Pronoun Agreement and the Singular They

A screenshot of the beginning of Pronouns video.

Pronouns, whether we want to admit it or not, seem to give us a lot of trouble. I find this to be especially true because, in English, we do not have a gender-neutral, singular, third-person personal pronoun. OK, so what does that mean?

In English, we have two singular personal pronouns in the third person—he and she. This limits us in a couple of critical ways. First, having only these gender-specific pronouns means that we do not have a pronoun to refer to people who do not identify with either gender or people who identify as both. Second, when we have a singular noun with no specific gender in mind, we have no pronoun that agrees in number with the noun.

So, what do we do? In the past, style guides and grammar handbooks have suggested using “he or she” or “she or he” or “he/she” or “she/he” as options here. But there are a couple of problems with this option. This solution does not address the need for a pronoun to refer to people who are gender neutral or who identify as both genders, and using “he or she” always feels clunky for some people.

So, again, what do we do? We tried making up new pronouns to fill this gap in our language, such as the pronoun “ze,” but, so far, these new pronouns have not “stuck” and made it into mainstream grammar and usage.

We have found a solution, it seems, and the solution goes back much further than most people might think. However, before I discuss this solution, I want to share some important context first.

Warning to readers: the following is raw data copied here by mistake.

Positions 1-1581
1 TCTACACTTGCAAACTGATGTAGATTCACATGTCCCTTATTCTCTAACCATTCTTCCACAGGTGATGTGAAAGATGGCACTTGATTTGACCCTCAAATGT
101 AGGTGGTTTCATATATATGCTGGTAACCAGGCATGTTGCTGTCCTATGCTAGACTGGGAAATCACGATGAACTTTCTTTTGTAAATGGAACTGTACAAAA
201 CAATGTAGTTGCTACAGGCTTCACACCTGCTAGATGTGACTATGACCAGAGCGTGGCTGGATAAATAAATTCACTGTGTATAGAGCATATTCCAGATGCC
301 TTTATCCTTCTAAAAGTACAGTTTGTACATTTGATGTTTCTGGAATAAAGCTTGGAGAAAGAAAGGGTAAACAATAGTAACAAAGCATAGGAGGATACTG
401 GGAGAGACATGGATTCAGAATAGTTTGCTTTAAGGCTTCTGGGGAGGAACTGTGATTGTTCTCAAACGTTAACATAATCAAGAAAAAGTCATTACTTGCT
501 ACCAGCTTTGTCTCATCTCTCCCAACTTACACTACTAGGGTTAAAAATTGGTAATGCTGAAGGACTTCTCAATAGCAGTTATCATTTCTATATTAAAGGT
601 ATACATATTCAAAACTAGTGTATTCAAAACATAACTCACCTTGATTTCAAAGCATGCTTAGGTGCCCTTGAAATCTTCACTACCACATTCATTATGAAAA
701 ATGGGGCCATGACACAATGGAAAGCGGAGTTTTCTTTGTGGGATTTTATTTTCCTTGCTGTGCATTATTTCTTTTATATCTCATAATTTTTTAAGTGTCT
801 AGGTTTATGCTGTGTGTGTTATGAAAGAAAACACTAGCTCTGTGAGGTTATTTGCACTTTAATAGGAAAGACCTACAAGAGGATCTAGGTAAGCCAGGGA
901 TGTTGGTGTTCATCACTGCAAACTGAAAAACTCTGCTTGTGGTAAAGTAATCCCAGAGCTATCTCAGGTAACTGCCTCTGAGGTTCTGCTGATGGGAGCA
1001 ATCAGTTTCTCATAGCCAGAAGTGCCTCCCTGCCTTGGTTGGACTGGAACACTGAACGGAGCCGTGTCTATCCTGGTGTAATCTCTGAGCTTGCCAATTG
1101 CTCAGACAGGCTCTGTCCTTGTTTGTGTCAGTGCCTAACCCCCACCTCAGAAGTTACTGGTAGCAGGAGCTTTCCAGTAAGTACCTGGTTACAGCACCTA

All living languages change. The only thing you can count on, in terms of consistency, is that our language is going to change.  Change can be difficult for some people, but it is the reality of our language. We can fight it or accept it, but it’s going to happen one way or another. Right now, we’re clearly witnessing a change in the “rules,” and it’s really pretty exciting.

The change that is happening (or, according to some people, has already happened) is that it’s now acceptable to use the pronoun “they,” which is technically a plural pronoun, as a singular pronoun. We call this the “singular they.”

People are using “they” as a singular pronoun to refer to people who do not identify as one gender or another, and people are using it as a singular pronoun when the noun they are referring to refers to a person in where no gender is identified or can be identified. Here is an example:

When my student asked for help on the research project, they identified three areas where they needed the most help.

In the recent past, this would have been considered “incorrect.” Instead of “they,” we would have needed to write “he or she” or “he/she.” But language changes. Apparently, the “singular they” used to be correct, but, then, it became incorrect because language changes.  It just does, whether we like it or not, and this rule seems to be one that is changing rather quickly.

Of course, you may be wondering when and if you should use the singular they. If you’re a college student, I recommend checking with your professor.  You may also share the link to this blog. If you are writing for publication, the publication you’re writing for will have style guidelines. You can check them out or check with your editor.

The key thing to know is that we’re in the middle of a big change on this, and some in the field feel we have already made the change.

Here’s some further reading on the topic:

“2015 Word of the Year Is Singular ‘They’”

“Singular They” from Wikipedia 

Be sure to tell us what you think? Are you ready for the change? Why or why not?

Francesco Crocco

Dr. Francesco Crocco is a former Director of the Online Writing Lab at Excelsior College.